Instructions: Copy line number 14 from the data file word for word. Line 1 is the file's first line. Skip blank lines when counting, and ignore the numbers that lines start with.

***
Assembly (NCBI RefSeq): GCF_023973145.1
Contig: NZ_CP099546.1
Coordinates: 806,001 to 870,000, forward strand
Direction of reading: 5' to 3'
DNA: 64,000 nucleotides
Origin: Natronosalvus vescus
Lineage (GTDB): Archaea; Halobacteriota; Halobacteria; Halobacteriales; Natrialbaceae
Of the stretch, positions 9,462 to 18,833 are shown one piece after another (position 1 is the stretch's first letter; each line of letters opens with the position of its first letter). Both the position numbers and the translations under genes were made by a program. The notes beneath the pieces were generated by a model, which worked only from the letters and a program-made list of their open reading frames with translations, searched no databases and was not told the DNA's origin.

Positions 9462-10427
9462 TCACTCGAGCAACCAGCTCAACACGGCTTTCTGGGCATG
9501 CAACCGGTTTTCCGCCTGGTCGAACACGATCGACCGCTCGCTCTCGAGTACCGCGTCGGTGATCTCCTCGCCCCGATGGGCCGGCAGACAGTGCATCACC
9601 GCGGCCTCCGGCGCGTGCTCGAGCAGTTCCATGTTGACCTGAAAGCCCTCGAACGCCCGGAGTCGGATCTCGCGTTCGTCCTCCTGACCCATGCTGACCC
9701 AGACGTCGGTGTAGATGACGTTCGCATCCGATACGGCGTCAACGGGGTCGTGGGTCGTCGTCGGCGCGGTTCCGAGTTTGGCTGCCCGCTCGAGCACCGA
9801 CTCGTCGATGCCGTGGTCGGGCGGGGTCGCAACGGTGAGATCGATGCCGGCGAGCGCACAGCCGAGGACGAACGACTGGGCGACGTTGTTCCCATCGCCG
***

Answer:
9801 CTCGTCGATGCCGTGGTCGGGCGGGGTCGCAACGGTGAGATCGATGCCGGCGAGCGCACAGCCGAGGACGAACGACTGGGCGACGTTGTTCCCATCGCCG